A roadmap for electronic grade 2D materials

Natalie Briggs, Shruti Subramanian, Zhong Lin, Xufan Li, Xiaotian Zhang, Kehao Zhang, Kai Xiao, David Geohegan, Robert Wallace, Long-qing Chen, Mauricio Terrones Maldonado, Seyedehaida Ebrahimi, Saptarshi Das, Joan Marie Redwing, Christopher Hinkle, Kasra Momeni, Adri Van Duin, Vincent Henry Crespi, Swastik Kar, Joshua Alexander Robinson

Research output: Contribution to journalReview article

16 Citations (Scopus)

Abstract

Since their modern debut in 2004, 2-dimensional (2D) materials continue to exhibit scientific and industrial promise, providing a broad materials platform for scientific investigation, and development of nano- A nd atomic-scale devices. A significant focus of the last decade's research in this field has been 2D semiconductors, whose electronic properties can be tuned through manipulation of dimensionality, substrate engineering, strain, and doping (Mak et al 2010 Phys. Rev. Lett. 105 136805; Zhang et al 2017 Sci. Rep. 7 16938; Conley et al 2013 Nano Lett. 13 3626-30; Li et al 2016 Adv. Mater. 28 8240-7; Rhodes et al 2017 Nano Lett. 17 1616-22; Gong et al 2014 Nano Lett. 14 442-9; Suh et al 2014 Nano Lett. 14 6976-82; Yoshida et al 2015 Sci. Rep. 5 14808). Molybdenum disulfide (MoS2) and tungsten diselenide (WSe2) have dominated recent interest for potential integration in electronic technologies, due to their intrinsic and tunable properties, atomic-scale thicknesses, and relative ease of stacking to create new and custom structures. However, to go 'beyond the bench', advances in large-scale, 2D layer synthesis and engineering must lead to 'exfoliation-quality' 2D layers at the wafer scale. This roadmap aims to address this grand challenge by identifying key technology drivers where 2D layers can have an impact, and to discuss synthesis and layer engineering for the realization of electronic-grade, 2D materials. We focus on three fundamental areas of research that must be heavily pursued in both experiment and computation to achieve high-quality materials for electronic and optoelectronic applications.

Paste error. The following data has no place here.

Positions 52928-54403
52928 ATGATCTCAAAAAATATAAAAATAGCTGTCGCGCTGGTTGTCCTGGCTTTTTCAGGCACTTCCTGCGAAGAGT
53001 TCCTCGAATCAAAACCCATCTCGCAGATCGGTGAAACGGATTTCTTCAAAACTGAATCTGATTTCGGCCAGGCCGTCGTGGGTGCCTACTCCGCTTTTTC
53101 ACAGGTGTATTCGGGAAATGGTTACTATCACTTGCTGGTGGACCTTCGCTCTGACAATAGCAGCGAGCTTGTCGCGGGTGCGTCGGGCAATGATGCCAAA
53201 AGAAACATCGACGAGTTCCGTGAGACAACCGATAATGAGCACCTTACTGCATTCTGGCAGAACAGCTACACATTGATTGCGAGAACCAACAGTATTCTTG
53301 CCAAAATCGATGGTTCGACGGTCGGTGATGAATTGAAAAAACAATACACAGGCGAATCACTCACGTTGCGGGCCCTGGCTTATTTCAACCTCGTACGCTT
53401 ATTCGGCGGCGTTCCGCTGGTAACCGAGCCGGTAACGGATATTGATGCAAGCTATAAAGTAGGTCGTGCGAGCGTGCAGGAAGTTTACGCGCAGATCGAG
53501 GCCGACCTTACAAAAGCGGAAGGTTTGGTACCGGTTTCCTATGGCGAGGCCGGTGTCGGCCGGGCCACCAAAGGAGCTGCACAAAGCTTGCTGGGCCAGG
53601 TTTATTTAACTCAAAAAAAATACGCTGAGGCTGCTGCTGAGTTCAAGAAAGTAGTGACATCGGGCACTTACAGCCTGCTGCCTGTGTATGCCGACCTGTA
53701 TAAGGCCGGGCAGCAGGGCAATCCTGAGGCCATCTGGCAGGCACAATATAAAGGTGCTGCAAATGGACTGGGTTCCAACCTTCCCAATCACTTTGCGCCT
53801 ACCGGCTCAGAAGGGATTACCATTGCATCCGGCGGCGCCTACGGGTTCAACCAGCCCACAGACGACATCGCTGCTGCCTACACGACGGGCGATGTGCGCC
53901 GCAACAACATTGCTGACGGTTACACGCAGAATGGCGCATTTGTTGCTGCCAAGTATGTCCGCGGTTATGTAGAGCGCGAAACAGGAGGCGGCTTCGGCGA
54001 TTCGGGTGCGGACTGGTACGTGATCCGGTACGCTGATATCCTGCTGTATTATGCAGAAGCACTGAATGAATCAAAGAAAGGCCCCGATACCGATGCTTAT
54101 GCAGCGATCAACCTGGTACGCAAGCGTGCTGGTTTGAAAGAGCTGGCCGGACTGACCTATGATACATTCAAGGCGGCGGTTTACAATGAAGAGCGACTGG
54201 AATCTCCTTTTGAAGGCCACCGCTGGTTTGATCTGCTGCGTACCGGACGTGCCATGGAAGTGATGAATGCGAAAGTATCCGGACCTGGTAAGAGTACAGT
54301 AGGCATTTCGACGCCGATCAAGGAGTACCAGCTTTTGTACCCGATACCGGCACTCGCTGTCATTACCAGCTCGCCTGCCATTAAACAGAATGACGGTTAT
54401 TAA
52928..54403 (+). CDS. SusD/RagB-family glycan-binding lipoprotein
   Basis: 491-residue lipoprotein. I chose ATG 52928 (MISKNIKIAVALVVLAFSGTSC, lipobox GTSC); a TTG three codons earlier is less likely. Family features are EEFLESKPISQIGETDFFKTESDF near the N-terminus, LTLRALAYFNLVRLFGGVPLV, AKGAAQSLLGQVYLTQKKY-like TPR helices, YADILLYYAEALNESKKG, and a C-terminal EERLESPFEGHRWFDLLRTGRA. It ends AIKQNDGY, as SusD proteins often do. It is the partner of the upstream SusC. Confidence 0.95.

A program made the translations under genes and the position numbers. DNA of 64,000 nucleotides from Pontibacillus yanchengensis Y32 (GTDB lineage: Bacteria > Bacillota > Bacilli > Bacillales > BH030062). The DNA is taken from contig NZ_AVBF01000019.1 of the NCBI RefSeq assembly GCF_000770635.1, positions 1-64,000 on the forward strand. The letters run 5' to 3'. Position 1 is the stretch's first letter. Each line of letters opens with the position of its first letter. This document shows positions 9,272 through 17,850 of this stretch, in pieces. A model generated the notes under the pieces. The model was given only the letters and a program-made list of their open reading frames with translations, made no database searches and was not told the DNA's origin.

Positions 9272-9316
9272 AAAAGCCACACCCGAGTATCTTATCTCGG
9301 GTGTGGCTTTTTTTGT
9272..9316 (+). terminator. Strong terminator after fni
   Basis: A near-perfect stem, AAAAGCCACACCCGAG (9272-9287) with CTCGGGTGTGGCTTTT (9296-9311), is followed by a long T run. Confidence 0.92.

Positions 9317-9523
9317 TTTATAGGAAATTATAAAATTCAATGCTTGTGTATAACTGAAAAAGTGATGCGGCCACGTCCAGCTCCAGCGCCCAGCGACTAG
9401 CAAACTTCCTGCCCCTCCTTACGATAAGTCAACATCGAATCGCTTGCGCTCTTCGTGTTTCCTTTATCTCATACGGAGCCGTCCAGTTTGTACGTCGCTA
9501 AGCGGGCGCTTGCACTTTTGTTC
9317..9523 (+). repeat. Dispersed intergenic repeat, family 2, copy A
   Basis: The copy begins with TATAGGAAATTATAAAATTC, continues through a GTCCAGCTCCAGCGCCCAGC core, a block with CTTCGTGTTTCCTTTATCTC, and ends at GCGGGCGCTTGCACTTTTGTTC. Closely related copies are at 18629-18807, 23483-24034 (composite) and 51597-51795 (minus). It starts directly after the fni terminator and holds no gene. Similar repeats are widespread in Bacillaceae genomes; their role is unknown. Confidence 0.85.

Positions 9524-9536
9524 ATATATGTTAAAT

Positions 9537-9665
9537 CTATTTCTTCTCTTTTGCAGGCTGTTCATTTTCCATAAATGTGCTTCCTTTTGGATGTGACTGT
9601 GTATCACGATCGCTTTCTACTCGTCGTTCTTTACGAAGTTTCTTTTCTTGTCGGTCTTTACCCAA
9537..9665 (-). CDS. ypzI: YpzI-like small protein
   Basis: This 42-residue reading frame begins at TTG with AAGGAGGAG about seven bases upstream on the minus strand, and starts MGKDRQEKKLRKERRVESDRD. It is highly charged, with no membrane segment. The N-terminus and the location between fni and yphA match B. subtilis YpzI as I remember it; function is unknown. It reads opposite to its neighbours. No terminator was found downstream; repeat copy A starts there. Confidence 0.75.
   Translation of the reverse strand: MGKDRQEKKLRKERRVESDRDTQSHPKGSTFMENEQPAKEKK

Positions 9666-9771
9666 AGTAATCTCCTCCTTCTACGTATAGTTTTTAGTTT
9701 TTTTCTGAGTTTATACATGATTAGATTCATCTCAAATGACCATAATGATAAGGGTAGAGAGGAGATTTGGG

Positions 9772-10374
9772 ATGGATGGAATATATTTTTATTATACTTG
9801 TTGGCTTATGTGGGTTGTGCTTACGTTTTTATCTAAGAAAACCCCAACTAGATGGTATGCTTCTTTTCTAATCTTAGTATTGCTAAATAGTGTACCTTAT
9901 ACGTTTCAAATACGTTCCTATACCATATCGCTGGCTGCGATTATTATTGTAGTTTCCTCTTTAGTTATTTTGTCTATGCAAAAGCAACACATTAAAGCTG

Original languageEnglish (US)
Article number022001
Journal2D Materials
Volume6
Issue number2
DOIs
StatePublished - Jan 17 2019

Fingerprint

grade
engineering
electronics
molybdenum disulfides
Tungsten
synthesis
Electronic properties
Optoelectronic devices
seats
Molybdenum
manipulators
tungsten
platforms
Doping (additives)
wafers
Semiconductor materials
Substrates
Experiments

All Science Journal Classification (ASJC) codes

  • Chemistry(all)
  • Materials Science(all)
  • Condensed Matter Physics
  • Mechanics of Materials
  • Mechanical Engineering

Cite this

Briggs, N., Subramanian, S., Lin, Z., Li, X., Zhang, X., Zhang, K., ... Robinson, J. A. (2019). A roadmap for electronic grade 2D materials. 2D Materials, 6(2), [022001]. https://doi.org/10.1088/2053-1583/aaf836
Briggs, Natalie ; Subramanian, Shruti ; Lin, Zhong ; Li, Xufan ; Zhang, Xiaotian ; Zhang, Kehao ; Xiao, Kai ; Geohegan, David ; Wallace, Robert ; Chen, Long-qing ; Terrones Maldonado, Mauricio ; Ebrahimi, Seyedehaida ; Das, Saptarshi ; Redwing, Joan Marie ; Hinkle, Christopher ; Momeni, Kasra ; Van Duin, Adri ; Crespi, Vincent Henry ; Kar, Swastik ; Robinson, Joshua Alexander. / A roadmap for electronic grade 2D materials. In: 2D Materials. 2019 ; Vol. 6, No. 2.
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title = "A roadmap for electronic grade 2D materials",